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Roger Collier | CMAJ | March 9, 2018

  • Buprenorphine-naloxone should be the “preferred first-line treatment” for opioid use disorders, recommends a national clinical practice guideline published in CMAJ. The guideline recommends against using withdrawal management alone because it is associated with increased risks, relapses and overdose deaths.
  • Health Canada should review regulations around high-sugar alcoholic drinks, according to Quebec’s public health minister. The drinks are dangerous to young people because the sweetness masks the taste of alcohol and youth “don’t realize how quickly they are becoming intoxicated,” said the minister.
  • British Columbia plans to open its first dementia care village. The village will allow a small number of seniors with dementia to live in independent accommodations in a secure environment with support from specially trained staff.
  • The Quebec government opened the province’s 28th super clinic, a designation for clinics that can handle high patient volume and relieve pressure on hospital emergency departments. Some government critics, however, say emergency departments are still overcrowded and there is no evidence that super clinics are helping lessen the problem.
  • There was a spike in opioid-related deaths in Ontario last year. There were 1053 opioid-related deaths in the province between January and October of 2017, compared to 694 during the same period the previous year.
  • Dr. Sandy Buchman was elected by Ontario Medical Association members to be the 2019 nominee for president-elect of the Canadian Medical Association. Buchman is a family physician and past president of the College of Family Physicians of Canada and the Ontario College of Family Physicians.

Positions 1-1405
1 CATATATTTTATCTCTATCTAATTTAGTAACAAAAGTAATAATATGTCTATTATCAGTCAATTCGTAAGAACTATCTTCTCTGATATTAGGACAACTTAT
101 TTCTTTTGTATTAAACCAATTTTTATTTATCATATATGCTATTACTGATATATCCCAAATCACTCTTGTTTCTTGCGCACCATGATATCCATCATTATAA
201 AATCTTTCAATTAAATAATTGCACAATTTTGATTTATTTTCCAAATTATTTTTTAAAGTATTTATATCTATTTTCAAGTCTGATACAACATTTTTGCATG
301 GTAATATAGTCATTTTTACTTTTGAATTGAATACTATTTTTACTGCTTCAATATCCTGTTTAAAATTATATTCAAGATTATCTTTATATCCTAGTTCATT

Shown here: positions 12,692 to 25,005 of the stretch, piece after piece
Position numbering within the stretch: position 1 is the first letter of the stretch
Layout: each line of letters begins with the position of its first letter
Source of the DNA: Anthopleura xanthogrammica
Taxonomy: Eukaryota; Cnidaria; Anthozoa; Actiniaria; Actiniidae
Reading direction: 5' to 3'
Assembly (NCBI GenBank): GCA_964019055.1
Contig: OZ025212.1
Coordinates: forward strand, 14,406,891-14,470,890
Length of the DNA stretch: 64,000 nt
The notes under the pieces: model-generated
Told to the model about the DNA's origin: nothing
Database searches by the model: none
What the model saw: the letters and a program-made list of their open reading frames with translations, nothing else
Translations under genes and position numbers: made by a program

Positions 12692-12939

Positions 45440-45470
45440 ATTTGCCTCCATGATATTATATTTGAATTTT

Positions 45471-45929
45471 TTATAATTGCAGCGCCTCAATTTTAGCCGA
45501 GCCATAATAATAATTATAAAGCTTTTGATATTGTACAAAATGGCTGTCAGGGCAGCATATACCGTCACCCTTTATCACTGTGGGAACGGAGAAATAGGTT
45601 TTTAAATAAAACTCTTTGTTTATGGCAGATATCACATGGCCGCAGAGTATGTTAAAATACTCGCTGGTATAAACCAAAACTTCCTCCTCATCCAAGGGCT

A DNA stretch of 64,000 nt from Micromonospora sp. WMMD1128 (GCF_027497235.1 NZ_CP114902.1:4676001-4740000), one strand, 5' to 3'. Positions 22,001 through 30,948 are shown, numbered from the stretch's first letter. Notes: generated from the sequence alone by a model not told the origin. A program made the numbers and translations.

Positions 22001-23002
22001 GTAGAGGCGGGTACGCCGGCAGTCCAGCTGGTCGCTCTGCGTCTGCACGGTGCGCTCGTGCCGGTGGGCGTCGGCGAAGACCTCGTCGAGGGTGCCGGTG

• The number of doctors in Quebec has increased over the past decade; their incomes have also increased but they work fewer hours and see fewer patients, according to a study commissioned by the province’s commissioner of health and well-being. The payroll for physicians increased annually by an average of 8.1%, but the workloads of family doctors and other specialists decreased overall by 3.1%-4.5%, according to the study.
  • There have been a “significant number of cases and outbreaks” of influenza in Alberta, according to Alberta Health services. The province has seen 2664 hospital admissions for influenza and 78 influenza-related deaths this flu season.
  • Women who use the birth control products Alysena 21 or Alysena 28 should check for chipped or broken pills, warned Health Canada. Damaged pills contain less of the active ingredient and may be less effective in preventing pregnancy.
  • The Public Health Agency of Canada is warning Canadians travelling to Europe that the number of countries with outbreaks of measles is increasing. Last year, there were more than 21 000 cases of measles in Europe, four times the number recorded the previous year, and 35 deaths.

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